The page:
The latest US Federal Reserve minutes have shown members agreed they should wait for further data on the labour market and the impact of the UK's European Union membership vote before raising rates.
Most were in agreement rates should be raised if economic conditions improved, though officials said May jobs payrolls raised uncertainty.
The meeting was held a week before the UK's shock vote to leave the European trading bloc sent shock waves through the global economy.
The Fed has made it clear since the vote it is now going to wait-and-see whether the referendum has a negative impact on US growth.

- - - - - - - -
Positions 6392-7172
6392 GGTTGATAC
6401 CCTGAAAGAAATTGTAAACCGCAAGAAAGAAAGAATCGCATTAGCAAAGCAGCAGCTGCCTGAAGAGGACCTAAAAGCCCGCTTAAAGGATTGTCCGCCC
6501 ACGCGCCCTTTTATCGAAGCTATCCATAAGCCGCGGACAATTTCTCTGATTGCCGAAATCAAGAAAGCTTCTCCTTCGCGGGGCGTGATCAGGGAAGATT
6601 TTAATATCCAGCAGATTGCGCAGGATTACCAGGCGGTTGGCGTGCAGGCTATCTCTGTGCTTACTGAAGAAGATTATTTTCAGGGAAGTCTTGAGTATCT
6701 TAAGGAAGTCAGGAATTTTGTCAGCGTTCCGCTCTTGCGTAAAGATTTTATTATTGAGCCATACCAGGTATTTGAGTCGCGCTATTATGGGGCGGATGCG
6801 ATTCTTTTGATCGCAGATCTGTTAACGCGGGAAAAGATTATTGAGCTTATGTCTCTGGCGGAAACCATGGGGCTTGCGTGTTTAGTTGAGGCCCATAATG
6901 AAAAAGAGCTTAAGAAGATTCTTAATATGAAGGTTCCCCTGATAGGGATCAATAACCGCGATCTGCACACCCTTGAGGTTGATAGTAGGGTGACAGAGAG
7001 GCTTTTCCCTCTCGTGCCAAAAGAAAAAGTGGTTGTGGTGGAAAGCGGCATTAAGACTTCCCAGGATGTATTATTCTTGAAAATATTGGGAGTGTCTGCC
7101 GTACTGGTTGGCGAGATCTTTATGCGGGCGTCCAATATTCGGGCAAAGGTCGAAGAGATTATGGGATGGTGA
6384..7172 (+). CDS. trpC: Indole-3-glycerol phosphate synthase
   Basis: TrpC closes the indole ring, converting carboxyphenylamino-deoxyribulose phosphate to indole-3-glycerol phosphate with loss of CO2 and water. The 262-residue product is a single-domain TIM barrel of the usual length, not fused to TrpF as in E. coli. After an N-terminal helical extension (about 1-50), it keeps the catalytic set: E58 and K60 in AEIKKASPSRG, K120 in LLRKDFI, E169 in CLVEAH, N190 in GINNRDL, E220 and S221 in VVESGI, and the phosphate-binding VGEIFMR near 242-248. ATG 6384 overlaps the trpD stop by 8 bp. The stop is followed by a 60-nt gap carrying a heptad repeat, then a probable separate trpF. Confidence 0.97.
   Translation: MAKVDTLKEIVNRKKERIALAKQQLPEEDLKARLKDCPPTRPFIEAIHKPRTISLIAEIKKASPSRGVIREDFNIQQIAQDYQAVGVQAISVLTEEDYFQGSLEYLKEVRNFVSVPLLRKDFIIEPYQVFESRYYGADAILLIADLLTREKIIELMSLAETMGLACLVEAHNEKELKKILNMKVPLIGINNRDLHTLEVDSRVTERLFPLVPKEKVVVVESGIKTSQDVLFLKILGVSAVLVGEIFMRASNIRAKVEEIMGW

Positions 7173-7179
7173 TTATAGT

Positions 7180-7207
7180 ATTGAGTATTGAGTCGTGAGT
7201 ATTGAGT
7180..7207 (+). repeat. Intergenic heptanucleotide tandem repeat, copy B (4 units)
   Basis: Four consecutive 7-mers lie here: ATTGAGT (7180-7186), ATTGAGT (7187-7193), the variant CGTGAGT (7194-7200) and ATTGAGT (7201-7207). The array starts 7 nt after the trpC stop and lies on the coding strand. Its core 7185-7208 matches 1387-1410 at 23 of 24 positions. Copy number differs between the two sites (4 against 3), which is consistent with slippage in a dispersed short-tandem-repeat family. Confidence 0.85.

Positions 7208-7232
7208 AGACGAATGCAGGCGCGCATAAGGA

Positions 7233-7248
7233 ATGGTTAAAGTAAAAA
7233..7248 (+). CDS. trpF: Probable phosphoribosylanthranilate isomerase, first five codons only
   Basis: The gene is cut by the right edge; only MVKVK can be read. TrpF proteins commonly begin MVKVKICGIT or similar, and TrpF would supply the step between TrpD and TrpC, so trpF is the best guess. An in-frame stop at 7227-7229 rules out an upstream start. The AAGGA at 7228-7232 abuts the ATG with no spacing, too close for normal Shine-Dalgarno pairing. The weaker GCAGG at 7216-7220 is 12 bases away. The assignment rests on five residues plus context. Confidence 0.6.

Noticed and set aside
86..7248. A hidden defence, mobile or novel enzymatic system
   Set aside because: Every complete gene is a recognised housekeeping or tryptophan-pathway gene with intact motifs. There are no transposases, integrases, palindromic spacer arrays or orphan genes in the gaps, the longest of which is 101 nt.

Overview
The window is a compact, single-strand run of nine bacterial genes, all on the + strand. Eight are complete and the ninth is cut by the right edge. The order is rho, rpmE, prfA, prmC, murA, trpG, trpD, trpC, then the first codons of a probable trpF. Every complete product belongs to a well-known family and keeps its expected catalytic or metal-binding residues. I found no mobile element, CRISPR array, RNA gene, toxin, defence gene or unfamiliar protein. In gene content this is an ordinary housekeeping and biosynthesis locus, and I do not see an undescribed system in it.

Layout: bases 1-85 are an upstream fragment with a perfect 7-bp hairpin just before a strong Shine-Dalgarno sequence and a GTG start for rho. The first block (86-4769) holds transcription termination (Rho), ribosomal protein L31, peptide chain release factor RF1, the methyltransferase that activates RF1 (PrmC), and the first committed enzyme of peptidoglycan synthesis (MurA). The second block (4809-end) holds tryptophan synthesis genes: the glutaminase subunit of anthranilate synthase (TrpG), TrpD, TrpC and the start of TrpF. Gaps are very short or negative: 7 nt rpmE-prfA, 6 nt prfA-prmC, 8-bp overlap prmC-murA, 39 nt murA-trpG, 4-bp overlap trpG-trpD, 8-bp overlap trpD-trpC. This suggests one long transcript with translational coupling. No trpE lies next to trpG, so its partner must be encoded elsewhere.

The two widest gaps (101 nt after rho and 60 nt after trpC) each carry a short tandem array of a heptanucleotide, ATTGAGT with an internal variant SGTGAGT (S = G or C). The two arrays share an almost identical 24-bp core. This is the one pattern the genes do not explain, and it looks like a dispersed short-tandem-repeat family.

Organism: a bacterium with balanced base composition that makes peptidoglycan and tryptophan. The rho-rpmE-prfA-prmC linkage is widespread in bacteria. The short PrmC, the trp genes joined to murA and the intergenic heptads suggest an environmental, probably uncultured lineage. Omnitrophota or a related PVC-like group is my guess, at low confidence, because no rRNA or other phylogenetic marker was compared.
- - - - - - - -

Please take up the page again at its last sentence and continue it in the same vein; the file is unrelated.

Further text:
Fed policymakers have recently signalled they are planning two more rate rises this year, though the futures market suggests traders are not expecting the Fed to move until 2018.
Last month the US Federal Reserve voted to keep its interest rates on hold, inline with market expectations.
It had previously been thought the Fed would hike rates for the second time in a decade last month though sentiment soured ahead of the meeting.
The US central bank has held the target range for the federal funds rate at 0.25 per cent to 0.5 per cent, where it has been since December last year.